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Olive Lillian Dombek, RIP

It’s hard to believe that nearly two months have passed already since the home-going of my mother. At eighty-nine years of age, it was something she had been looking forward to for some time, if not her whole life.

We had three services for her on January 14. The first was held at Winona Lake Grace Brethren Church, on Kings Highway in Winona Lake, IN, the church our parents came to help establish in 1948. The co-pastors, Bruce Barlow and Tom Miller allowed me the privilege to preach at Mom’s funeral there, and I thank them for that privilege. After that service, some women of the church fixed a very fine lunch which was served to our family up in the lounge.

Following lunch my brothers and I and our families piled into two vehicles for the three-hour drive to Covington, OH, where we had a second service for Mom. Some family members from Ohio all gathered there, including my adopted daughter Angie and her boy-friend, Rick, a few of our cousins, and my Aunt Maxine. This service was held at the United Church of Christ on Pearl Street in Covington, with the assistance of Pastor Howard Storm. Howard and his wife, Marcia, joined me and a small group of Episcopalians in a pre-trip visit to Central Ecuador back in August 2007. What a joy to have them with us in Quito, and what a friend and colleague he has become to me. He did a fine job with Mom’s Ohio service, including Holy Communion. We then moved onto the cemetery for the graveside service.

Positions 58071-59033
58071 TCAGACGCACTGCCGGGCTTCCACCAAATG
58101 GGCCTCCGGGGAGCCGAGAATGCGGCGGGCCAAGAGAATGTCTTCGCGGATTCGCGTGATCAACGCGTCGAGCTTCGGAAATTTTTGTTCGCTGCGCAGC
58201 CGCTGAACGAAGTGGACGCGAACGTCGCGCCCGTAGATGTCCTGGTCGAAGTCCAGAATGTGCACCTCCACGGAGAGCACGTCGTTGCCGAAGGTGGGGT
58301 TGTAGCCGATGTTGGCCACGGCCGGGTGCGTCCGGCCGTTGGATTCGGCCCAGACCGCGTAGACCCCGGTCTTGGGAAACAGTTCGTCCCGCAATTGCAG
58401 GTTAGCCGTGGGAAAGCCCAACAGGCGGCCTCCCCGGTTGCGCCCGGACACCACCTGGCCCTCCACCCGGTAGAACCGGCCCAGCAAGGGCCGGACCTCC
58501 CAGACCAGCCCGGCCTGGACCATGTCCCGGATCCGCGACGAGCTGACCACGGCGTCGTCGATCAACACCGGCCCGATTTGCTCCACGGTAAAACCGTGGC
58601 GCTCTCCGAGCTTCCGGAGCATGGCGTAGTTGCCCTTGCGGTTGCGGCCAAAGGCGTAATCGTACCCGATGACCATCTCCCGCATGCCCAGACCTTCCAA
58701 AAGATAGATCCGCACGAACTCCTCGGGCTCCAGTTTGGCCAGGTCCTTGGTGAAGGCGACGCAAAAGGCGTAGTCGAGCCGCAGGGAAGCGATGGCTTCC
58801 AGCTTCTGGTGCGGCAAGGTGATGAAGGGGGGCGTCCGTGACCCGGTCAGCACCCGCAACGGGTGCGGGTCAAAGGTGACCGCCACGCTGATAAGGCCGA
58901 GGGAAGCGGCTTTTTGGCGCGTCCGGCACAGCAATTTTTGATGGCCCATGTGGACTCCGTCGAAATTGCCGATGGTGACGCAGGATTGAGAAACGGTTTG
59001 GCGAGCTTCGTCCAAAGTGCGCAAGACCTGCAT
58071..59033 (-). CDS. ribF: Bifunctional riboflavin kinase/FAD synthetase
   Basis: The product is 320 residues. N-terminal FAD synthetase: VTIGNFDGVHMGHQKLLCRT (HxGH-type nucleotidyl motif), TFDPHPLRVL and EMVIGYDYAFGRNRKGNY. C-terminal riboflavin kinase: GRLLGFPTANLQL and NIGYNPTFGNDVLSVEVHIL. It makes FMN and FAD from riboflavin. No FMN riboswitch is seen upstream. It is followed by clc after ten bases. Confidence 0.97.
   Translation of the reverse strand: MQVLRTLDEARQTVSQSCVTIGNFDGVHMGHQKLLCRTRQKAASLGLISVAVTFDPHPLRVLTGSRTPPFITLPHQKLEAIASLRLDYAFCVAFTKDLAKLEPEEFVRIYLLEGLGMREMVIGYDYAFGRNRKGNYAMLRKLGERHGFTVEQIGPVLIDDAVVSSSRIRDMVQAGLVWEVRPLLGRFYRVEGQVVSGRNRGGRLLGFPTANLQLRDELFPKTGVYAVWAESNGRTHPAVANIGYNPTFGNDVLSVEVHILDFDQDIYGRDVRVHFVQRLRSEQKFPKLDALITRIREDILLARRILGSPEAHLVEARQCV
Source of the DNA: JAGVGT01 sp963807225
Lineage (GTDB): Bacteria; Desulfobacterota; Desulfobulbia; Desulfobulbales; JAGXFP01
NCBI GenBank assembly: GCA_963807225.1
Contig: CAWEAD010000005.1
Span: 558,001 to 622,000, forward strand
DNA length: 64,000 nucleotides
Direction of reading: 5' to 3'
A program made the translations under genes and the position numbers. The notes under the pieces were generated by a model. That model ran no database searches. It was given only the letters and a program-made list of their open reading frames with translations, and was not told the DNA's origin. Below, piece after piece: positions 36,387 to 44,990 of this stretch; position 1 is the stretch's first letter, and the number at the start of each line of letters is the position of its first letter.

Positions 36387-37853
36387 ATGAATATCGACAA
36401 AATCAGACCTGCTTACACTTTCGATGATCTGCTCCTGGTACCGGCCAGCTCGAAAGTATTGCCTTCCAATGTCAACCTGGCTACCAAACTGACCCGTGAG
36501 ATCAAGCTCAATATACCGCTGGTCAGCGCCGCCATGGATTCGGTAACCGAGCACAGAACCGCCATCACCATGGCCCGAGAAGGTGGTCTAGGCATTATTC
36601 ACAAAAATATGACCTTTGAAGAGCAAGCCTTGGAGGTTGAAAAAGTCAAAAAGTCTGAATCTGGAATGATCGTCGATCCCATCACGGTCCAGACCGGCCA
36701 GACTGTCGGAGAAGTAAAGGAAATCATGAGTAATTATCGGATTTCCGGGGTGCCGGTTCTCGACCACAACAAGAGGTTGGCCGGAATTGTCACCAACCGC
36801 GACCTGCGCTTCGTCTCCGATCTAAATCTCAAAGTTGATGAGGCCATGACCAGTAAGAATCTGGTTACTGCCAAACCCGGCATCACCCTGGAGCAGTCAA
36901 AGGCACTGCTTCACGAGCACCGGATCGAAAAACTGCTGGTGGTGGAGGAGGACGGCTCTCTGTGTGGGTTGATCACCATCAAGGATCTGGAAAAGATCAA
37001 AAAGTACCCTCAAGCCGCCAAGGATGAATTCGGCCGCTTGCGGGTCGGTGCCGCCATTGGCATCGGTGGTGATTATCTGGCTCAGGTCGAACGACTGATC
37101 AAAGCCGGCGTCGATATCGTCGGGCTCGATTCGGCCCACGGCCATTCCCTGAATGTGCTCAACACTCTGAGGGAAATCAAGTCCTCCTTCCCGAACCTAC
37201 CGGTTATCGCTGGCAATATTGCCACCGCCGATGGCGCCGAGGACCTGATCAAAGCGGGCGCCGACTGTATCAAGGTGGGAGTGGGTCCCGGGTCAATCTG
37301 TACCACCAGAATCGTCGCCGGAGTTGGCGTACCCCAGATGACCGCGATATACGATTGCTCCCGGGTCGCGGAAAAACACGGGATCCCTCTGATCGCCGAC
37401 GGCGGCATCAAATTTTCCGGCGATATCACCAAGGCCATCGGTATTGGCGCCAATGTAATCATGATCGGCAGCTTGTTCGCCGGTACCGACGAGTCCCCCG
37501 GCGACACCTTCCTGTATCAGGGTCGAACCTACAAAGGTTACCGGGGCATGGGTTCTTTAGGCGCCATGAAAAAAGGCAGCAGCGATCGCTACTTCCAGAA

By the time we got to the graveside in nearby Pleasant Hill, OH, it was about 4:20 PM, overcast skies hid the sun—well on its way to setting at that point—and it was cold, with a steady wind out of the west. The temperature was in the low 20’s and the wind made it feel even colder. Some snow and ice still painted the frozen ground. As we climbed out of my brother Jim’s van, I said, “I’m going to read the burial office (from the Episcopal BCP), with as much speed as dignity will allow.” It was cold, and standing still at the graveside, you got colder still. I read quickly yet reverently, we prayed, we wept, we hugged our cousins, my aunt and daughter ‘goodbye’ and we got back into our warm vehicles and left for another three hour ride back to Warsaw, IN, stopping for dinner in Fort Wayne, where it began to snow lightly but steadily.

I had a very strange feeling, leaving Mom behind, so to speak. We went there with her body in a lovely wooden coffin, and when all was said that needed saying, we left her behind, in the freezing weather, to be laid into the cold earth, next to Dad and her second son, Johnny. Intellectually, I know that really wasn’t my mother, her spirit, her life, her personality—it was only her lifeless body. But in that body Mom lived her life, loved her family and friends, carried out her life of faith and action in the world—that body begat my body, my life. In a way, I felt I left behind a part of me, my life-giver, my mother, now buried in the earth. Mother Earth; it holds a new feeling for me now.